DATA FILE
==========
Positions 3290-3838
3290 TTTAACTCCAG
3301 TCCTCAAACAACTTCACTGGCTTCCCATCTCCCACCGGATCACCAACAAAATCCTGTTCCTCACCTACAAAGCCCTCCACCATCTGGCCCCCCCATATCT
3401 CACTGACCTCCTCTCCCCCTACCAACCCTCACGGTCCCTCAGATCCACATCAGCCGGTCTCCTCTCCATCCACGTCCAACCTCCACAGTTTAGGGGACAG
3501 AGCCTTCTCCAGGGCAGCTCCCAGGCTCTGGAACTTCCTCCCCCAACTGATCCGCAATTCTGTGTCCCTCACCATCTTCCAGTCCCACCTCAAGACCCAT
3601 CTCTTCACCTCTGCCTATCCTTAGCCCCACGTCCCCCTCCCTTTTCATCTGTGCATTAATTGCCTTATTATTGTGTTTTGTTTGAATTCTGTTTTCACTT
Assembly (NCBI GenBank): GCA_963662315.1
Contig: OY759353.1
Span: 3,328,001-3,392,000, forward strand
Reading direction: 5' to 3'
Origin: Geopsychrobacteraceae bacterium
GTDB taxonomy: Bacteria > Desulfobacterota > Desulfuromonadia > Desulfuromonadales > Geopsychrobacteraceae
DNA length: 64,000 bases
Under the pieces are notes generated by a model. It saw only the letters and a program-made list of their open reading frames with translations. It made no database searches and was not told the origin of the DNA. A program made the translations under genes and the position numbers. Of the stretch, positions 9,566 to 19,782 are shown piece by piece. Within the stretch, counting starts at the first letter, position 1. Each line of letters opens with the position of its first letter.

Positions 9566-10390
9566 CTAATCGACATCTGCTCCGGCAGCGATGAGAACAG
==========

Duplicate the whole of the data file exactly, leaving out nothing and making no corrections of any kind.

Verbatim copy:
Positions 3290-3838
3290 TTTAACTCCAG
3301 TCCTCAAACAACTTCACTGGCTTCCCATCTCCCACCGGATCACCAACAAAATCCTGTTCCTCACCTACAAAGCCCTCCACCATCTGGCCCCCCCATATCT
3401 CACTGACCTCCTCTCCCCCTACCAACCCTCACGGTCCCTCAGATCCACATCAGCCGGTCTCCTCTCCATCCACGTCCAACCTCCACAGTTTAGGGGACAG
3501 AGCCTTCTCCAGGGCAGCTCCCAGGCTCTGGAACTTCCTCCCCCAACTGATCCGCAATTCTGTGTCCCTCACCATCTTCCAGTCCCACCTCAAGACCCAT
3601 CTCTTCACCTCTGCCTATCCTTAGCCCCACGTCCCCCTCCCTTTTCATCTGTGCATTAATTGCCTTATTATTGTGTTTTGTTTGAATTCTGTTTTCACTT
Assembly (NCBI GenBank): GCA_963662315.1
Contig: OY759353.1
Span: 3,328,001-3,392,000, forward strand
Reading direction: 5' to 3'
Origin: Geopsychrobacteraceae bacterium
GTDB taxonomy: Bacteria > Desulfobacterota > Desulfuromonadia > Desulfuromonadales > Geopsychrobacteraceae
DNA length: 64,000 bases
Under the pieces are notes generated by a model. It saw only the letters and a program-made list of their open reading frames with translations. It made no database searches and was not told the origin of the DNA. A program made the translations under genes and the position numbers. Of the stretch, positions 9,566 to 19,782 are shown piece by piece. Within the stretch, counting starts at the first letter, position 1. Each line of letters opens with the position of its first letter.

Positions 9566-10390
9566 CTAATCGACATCTGCTCCGGCAGCGATGAGAACAG